Just as Bill Clinton presented himself as a real alternative to CIA supremo George Bush senior, the Obama political programme, while promising a break with the immediate past, will be marked by a difference in presentation rather than substance.

The abandonment of Guantanamo as a place of detention and torture is merely indicative of a need to deflect criticism from the US as an endorser of torture and the inhuman and degrading treatment of its prisoners without actually ending the practice.

John Pilger, in an article entitled Obama and the Politics of Bollocks, recently commented how far from “shutting down the CIA's secret prison network, Obama's executive orders actually give the CIA authority to carry out renditions, abductions and transfers of prisoners in secret without the threat of legal obstruction. As the Los Angeles Times disclosed, ‘current and former intelligence officials said the rendition program might be poised to play an expanded role.’ A semantic sleight of hand is that ‘long term prisons’ are changed to ‘short term prisons’; and while Americans are now banned from directly torturing people, foreigners working for the US are not. This means that America's numerous ‘covert actions’ will operate as they did under previous presidents, with proxy regimes, such as Augusto Pinochet's in Chile, doing the dirtiest work.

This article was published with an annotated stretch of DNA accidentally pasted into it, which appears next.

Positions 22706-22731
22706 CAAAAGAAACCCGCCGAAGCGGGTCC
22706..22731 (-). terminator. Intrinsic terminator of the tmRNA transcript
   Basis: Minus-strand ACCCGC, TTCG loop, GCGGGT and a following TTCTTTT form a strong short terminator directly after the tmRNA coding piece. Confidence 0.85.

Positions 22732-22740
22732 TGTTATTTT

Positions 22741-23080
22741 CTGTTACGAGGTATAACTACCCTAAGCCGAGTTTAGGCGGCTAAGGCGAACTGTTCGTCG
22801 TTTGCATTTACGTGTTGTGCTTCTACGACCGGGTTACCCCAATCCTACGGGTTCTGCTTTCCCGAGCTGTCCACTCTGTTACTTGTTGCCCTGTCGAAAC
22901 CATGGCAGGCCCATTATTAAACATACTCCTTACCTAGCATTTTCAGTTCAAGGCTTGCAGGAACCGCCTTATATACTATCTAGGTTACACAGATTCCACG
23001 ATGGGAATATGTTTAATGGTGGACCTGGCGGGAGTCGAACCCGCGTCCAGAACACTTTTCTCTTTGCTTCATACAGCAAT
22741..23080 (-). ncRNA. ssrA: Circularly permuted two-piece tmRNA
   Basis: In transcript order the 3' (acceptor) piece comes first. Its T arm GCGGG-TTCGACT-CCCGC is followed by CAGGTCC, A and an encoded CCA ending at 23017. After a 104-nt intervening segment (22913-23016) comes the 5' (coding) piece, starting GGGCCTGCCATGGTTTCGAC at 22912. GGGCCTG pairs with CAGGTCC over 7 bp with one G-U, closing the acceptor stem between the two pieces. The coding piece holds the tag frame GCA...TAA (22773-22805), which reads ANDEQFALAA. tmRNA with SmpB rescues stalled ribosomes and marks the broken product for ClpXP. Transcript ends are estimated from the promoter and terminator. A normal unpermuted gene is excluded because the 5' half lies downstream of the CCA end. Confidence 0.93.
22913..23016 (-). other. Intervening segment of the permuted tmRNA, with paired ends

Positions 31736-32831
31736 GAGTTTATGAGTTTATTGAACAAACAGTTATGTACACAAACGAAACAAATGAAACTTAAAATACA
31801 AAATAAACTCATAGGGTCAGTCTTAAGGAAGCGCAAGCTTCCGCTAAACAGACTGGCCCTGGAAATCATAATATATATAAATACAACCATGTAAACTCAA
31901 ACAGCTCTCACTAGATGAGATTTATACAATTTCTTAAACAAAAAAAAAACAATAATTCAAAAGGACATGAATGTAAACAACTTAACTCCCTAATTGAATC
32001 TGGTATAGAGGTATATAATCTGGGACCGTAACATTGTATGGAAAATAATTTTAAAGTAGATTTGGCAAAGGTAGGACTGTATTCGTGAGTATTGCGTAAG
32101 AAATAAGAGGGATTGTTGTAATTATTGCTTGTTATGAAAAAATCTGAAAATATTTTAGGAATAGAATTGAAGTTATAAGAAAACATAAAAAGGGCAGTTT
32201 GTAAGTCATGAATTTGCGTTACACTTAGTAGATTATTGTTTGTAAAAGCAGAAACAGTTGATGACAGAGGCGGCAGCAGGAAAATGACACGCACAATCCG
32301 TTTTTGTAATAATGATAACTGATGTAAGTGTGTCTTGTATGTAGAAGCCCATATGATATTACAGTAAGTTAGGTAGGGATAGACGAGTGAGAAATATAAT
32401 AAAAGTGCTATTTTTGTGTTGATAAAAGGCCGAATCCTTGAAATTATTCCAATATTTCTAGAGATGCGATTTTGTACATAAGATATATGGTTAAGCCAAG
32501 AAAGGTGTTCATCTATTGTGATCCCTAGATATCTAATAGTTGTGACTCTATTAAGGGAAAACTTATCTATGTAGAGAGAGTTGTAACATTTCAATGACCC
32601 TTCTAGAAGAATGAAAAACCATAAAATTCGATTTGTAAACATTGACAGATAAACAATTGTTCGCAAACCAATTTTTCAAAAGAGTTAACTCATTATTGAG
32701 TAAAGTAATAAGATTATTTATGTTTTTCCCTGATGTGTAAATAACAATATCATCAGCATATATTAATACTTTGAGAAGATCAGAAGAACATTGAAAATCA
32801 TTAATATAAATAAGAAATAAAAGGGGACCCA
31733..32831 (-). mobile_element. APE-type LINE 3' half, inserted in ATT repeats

“Bush's open support for torture, and Donald Rumsfeld's extraordinary personal overseeing of certain torture techniques, upset many in America's ‘secret army’ of subversive military and intelligence operators as it exposed how the system worked. Obama's nominee for director of national intelligence, Admiral Dennis Blair, has said the Army Field Manual may include new forms of ‘harsh interrogation’, which will be kept secret.

“Obama has chosen not to stop any of this. Neither do his ballyhooed executive orders put an end to Bush's assault on constitutional and international law.”

Nor were they intended to. One must see the disingenuous closure of Guantanamo in its wider context. In the same way that this move does not signify an end to the detention and torture of suspected and actual enemy combatants, the continued existence of a US naval base in Guantanamo signifies a policy of continued belligerence towards Cuba.